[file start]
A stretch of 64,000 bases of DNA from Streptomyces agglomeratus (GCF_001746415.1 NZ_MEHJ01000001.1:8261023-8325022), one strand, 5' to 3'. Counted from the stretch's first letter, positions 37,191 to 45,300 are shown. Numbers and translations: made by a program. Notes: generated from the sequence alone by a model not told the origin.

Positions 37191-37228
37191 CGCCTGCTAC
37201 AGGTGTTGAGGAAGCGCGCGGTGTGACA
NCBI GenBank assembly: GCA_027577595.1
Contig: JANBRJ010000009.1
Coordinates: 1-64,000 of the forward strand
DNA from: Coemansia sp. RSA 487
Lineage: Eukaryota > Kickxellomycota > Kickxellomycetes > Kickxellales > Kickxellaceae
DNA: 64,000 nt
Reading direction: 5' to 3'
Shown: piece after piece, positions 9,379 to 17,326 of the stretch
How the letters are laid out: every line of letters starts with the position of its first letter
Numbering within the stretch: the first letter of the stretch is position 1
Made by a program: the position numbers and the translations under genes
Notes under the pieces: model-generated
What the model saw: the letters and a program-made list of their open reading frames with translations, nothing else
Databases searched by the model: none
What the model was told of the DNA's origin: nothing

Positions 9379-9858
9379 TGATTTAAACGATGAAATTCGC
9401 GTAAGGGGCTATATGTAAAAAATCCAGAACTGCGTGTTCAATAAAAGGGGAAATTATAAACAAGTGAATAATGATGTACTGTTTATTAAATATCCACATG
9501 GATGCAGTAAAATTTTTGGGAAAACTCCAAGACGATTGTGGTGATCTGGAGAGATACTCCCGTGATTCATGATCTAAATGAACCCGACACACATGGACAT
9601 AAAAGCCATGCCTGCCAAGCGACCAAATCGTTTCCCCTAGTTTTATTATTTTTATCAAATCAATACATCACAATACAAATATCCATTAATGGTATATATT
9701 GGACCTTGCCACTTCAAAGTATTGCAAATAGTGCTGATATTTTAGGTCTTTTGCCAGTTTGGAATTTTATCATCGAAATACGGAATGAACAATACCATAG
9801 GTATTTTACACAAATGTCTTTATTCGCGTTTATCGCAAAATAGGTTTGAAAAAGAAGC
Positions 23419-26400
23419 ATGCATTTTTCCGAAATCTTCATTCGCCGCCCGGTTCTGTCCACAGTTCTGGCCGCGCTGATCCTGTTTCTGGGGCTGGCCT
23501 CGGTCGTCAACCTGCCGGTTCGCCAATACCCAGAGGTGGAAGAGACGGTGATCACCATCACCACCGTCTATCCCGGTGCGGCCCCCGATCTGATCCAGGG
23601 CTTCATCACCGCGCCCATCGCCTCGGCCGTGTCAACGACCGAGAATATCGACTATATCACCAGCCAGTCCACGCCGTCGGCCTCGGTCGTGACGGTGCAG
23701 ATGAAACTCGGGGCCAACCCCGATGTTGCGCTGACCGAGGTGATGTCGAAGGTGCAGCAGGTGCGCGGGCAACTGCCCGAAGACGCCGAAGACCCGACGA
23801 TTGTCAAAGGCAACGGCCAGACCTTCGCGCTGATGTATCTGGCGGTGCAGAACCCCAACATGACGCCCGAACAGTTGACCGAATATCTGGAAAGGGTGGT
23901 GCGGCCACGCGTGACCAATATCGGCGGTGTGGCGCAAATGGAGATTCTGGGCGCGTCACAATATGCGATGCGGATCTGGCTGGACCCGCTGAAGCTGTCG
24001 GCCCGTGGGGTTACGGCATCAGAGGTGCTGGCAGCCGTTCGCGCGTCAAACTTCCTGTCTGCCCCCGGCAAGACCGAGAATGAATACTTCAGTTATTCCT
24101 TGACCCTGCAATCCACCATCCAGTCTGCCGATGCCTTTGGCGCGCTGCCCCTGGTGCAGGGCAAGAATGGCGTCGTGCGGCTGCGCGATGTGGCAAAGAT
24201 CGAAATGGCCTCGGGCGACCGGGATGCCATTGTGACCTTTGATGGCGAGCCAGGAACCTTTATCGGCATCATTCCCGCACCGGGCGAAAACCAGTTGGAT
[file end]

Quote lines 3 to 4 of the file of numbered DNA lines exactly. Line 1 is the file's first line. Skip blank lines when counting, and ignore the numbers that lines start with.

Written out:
37191 CGCCTGCTAC
37201 AGGTGTTGAGGAAGCGCGCGGTGTGACA